Man of Steel, however (which has the same run-time as The Avengers at 143 minutes), does not immediately deal with these pressing issues. Man of Steel ends with the citizens of Metropolis going about their lives as if nothing ever happened; they discuss going to a sports event, the Daily Planet is still functioning and even hiring, and not a soul seems to be mourning the loss. To add, the end even features Superman destroying a government satellite to keep his privacy. He's not held accountable for this, either (despite the fact he just destroyed something worth millions of dollars for the sake of hiding his arctic hideout). Superman seems to be affected by *spoiler alert* Zod's death *end spoiler alert* but nothing else, and he only seems affected by the aforementioned spoiler directly after it happens.

Now, I was directed today by someone on Twitter that there is deleted material that shows Metropolis rebuilding after Zod's attack. To this, I have two responses: the first is "Why wasn't this put into the film?" A movie claiming to be a "more realistic" take on the Superman mythos should probably take some big steps to flesh out the world in the aftermath of an enormous attack on civilians. My second point is that a city rebuilding itself is not a city showing it has come to terms (or is still coming to terms) with the amount of loss it just experienced. Zack Snyder claimed that the loss of Metropolis was "about 5,000" casualties, which feels incredibly low in my opinion, but who am I to argue the director? After the attacks of 9/11, the United States was thrown into disillusionment for months, with those directly affected saying years. I've heard arguments of "Well, the end of the movie takes place months after the actual attack, which is why everyone seems okay."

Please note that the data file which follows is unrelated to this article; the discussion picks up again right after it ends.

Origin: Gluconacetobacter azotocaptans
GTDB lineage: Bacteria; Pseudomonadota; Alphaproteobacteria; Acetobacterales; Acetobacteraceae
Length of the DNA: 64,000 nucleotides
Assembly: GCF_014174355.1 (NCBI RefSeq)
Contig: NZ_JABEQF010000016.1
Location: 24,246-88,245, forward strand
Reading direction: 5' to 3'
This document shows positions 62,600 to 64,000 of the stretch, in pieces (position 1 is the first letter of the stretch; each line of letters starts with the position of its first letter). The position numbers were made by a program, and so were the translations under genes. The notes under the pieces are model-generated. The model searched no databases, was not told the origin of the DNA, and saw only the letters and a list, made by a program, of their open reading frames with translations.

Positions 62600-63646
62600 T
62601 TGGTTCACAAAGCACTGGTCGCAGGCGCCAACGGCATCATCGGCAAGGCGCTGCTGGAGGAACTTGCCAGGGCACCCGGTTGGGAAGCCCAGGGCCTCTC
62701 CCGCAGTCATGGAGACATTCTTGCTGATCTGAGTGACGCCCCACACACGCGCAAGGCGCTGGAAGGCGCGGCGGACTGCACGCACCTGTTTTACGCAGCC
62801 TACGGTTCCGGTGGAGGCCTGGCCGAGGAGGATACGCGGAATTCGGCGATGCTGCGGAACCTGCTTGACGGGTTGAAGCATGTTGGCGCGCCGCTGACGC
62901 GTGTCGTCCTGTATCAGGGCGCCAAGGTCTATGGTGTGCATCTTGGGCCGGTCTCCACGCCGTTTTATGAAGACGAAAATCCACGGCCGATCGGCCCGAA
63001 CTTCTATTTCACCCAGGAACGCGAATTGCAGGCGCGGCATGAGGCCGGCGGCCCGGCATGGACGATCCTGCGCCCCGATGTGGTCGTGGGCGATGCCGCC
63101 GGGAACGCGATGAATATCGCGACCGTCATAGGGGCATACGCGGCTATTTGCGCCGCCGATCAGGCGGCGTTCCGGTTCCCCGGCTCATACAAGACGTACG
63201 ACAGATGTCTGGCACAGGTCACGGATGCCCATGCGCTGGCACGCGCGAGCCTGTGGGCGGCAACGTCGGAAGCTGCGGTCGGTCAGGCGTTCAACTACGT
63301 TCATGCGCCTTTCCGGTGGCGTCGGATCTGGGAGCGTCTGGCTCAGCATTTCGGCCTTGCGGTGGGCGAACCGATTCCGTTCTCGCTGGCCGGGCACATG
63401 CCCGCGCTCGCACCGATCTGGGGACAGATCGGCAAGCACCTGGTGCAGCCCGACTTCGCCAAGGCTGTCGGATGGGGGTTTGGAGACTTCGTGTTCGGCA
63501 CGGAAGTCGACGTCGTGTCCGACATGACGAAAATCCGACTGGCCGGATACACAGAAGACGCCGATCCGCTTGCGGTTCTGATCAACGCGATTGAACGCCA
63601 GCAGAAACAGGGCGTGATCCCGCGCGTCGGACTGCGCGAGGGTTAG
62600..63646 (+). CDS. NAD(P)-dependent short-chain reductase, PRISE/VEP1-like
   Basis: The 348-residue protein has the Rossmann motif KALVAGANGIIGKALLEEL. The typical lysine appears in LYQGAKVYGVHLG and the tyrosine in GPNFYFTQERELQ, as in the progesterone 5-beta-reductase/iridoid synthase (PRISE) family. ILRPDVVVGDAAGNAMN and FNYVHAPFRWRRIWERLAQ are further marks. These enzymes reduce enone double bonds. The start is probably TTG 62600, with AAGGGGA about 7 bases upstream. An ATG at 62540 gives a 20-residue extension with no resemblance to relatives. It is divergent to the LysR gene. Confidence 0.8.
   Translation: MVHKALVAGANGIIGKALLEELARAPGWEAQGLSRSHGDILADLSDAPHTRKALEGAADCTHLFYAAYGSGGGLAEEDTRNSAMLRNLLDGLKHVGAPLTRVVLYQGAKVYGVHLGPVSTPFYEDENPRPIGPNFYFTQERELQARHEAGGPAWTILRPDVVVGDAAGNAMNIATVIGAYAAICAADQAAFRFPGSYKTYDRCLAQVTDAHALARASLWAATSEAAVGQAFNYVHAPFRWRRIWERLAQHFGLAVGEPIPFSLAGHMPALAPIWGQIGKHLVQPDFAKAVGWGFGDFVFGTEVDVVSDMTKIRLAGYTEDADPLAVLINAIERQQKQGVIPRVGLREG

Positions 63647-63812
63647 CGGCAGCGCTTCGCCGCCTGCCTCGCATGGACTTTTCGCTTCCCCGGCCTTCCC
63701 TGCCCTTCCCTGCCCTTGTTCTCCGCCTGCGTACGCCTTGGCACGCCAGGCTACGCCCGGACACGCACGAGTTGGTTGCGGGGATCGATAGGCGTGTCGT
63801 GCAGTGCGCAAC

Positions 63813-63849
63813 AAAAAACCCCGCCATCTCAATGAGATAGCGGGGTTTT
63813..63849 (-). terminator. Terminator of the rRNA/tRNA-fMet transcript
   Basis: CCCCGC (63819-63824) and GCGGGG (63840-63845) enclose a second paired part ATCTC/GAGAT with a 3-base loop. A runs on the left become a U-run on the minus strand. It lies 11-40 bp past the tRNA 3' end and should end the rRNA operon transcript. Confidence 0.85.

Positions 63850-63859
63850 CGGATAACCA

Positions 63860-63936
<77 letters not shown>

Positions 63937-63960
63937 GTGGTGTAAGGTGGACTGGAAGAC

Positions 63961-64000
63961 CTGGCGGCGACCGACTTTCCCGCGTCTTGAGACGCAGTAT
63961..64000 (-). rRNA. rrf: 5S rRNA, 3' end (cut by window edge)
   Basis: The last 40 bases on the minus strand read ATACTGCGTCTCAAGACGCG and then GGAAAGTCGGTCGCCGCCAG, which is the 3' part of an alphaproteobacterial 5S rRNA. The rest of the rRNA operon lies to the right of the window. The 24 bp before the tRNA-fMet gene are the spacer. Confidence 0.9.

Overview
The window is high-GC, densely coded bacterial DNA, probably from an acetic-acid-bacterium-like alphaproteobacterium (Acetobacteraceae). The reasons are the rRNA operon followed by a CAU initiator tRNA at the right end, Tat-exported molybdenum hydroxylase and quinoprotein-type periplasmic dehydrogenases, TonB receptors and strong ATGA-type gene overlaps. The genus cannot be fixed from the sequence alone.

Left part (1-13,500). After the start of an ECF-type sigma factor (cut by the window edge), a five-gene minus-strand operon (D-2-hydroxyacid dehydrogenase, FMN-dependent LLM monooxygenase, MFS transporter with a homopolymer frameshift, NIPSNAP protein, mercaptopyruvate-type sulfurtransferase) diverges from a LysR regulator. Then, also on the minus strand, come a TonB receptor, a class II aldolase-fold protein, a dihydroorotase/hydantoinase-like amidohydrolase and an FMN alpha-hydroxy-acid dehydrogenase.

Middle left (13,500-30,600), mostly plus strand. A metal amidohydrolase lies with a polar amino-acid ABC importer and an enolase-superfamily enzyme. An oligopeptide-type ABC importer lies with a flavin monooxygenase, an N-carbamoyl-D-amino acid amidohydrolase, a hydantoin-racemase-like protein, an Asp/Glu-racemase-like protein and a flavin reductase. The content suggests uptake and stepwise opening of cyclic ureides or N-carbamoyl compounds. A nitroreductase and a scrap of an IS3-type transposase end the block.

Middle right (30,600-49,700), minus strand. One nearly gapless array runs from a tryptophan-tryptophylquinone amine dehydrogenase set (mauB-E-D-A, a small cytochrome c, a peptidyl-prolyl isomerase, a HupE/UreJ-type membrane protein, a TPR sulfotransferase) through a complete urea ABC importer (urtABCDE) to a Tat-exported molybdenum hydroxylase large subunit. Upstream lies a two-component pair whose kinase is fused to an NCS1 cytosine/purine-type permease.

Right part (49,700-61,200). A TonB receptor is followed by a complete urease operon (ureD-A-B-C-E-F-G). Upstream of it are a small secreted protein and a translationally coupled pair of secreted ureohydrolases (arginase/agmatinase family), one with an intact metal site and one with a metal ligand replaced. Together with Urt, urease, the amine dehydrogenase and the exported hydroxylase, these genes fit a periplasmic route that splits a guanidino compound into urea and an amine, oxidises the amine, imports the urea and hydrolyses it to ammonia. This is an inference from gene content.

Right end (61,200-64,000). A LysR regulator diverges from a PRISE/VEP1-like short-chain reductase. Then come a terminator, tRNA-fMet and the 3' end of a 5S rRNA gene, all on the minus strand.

To that I say, "Then why on earth were we not shown that disillusionment? Isn't it almost completely necessary to this story of Superman finding his identity?" I've also heard many stances saying that Man of Steel's sequel (the Batman vs. Superman film) will directly deal with this issue. I'm wary of that for a few reasons: the first is that it's a film that seems to be making Superman's role and presence less and less important through the rumors and confirmations we've been getting about the sequel so far, with the possible addition of a realm of established Batman characters and a (possibly new) Batman love-interest. Another reason is that it wouldn't explain why the end of Man of Steel is just already so okay with the destruction that has just happened.

So, in conclusion, I really just wanted to break a few things down for this seemingly self-perpetuating argument for those who continually match up the destruction between The Avengers and Man of Steel. It's not the destruction that happens in the movie that matters; it's how each film deals with it realistically and appropriately to the universe its created.